Legal & General has made a number of changes to its range of critical illness policies sold through advisers.
The updates affect the provider's Critical Illness Cover, Critical Illness Extra (CIx), and Children’s Critical Illness Extra (CCIx) offerings and involve increasing additional payments and altering definitions of the conditions covered.
Additional payments for CIx have been increased to 25 per cent of the sum assured up to a maximum of £30,000, while those on the children's policies have been increased to 50 per cent of the sum assured, up to a maximum of £30,000.
The insurer also updated the definitions it uses for heart attack and dementia and added craniosynostosis to the list of conditions covered under the children's policy.
Meanwhile, L&G’s standard Critical Illness Cover continues to pay children’s critical illness claims on a level lump sum basis for both level and decreasing policies.
The changes follow L&G’s latest cost of critical illness research, which found the UK’s four biggest critical illnesses (cancer, multiple sclerosis, stroke and coronary heart disease) cost the UK economy more than £15bn a year.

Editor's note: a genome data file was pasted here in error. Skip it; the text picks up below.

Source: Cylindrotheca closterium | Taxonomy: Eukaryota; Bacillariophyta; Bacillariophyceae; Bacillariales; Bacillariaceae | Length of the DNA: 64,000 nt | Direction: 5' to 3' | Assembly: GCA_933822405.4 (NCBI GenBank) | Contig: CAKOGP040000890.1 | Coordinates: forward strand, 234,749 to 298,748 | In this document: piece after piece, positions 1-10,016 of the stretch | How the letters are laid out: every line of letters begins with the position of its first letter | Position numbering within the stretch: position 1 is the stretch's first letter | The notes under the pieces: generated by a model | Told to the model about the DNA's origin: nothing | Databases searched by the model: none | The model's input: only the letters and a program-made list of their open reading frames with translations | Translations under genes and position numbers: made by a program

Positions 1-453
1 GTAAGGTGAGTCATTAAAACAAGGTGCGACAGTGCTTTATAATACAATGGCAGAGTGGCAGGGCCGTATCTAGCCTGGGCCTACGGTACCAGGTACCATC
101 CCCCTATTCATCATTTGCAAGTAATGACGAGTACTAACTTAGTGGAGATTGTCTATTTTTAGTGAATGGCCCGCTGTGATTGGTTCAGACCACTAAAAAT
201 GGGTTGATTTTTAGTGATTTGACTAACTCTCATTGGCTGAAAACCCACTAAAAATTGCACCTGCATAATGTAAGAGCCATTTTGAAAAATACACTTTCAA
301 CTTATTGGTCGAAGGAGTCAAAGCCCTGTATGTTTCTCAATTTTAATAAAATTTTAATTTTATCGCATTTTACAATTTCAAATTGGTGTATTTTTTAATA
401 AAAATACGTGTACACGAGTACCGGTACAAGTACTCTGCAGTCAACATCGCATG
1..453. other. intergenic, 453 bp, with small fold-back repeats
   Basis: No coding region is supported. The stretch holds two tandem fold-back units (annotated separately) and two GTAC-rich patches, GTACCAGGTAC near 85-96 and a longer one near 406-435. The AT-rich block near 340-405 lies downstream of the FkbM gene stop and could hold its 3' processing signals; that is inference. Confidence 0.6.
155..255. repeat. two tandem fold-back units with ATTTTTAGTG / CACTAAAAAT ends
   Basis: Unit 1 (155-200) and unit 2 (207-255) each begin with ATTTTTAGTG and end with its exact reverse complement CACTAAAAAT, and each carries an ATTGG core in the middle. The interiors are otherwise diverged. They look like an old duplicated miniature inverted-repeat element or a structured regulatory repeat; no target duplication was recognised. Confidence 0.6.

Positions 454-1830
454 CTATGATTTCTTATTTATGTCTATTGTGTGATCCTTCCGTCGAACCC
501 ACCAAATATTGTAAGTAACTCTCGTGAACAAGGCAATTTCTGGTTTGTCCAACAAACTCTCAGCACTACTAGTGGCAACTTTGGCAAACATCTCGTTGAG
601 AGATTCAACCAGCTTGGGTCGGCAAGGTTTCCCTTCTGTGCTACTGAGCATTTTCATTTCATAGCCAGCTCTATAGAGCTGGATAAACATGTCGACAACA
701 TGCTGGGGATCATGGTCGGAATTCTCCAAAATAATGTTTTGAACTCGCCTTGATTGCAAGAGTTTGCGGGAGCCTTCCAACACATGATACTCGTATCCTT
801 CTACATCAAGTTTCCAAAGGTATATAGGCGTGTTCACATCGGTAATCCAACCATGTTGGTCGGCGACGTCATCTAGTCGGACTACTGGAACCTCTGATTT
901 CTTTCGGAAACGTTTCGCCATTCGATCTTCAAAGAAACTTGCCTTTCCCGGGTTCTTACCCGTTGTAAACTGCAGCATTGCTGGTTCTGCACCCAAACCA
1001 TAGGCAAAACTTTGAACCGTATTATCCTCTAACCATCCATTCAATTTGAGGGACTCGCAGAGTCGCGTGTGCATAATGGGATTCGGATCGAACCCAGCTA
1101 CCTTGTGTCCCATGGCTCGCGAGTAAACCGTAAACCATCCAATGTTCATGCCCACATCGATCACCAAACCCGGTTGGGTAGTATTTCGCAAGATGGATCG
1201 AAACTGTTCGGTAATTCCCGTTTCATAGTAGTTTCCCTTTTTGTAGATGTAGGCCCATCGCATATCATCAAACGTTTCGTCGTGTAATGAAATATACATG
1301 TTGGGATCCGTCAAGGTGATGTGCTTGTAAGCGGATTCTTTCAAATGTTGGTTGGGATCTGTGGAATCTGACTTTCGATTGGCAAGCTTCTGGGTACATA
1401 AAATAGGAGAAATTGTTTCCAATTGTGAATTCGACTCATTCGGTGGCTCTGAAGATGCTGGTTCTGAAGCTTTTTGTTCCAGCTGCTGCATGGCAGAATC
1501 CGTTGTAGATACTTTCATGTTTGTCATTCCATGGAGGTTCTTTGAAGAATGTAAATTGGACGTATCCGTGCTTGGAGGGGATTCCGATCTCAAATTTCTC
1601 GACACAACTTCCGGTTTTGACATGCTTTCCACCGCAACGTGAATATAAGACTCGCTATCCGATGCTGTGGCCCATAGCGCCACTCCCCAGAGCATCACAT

It found for almost a quarter (23 per cent) of employers thought critical conditions such as cancer or a heart attack were the most common cause of long term employee absences.
Craig Brown, director of intermediary at Legal & General, said: "We’ve listened carefully to feedback from advisers to make these latest changes to our CIC offering.
"These updates will ultimately help us to better serve our intermediary partners, providing them and their clients with more choice of cover, whilst not compromising on our price or quality."
He added: "We’ve updated our critical illness products this year with the launch of the optional Children’s Critical Illness Extra and Critical Illness Extra to add further choice to the CIC range, and will continue to do so moving forward."
Roy Mcloughlin, associate director at Cavendish Ware, said: "These are welcome improvements and further evidence that Legal and General are becoming one of the main choices for advisers when comparing plans."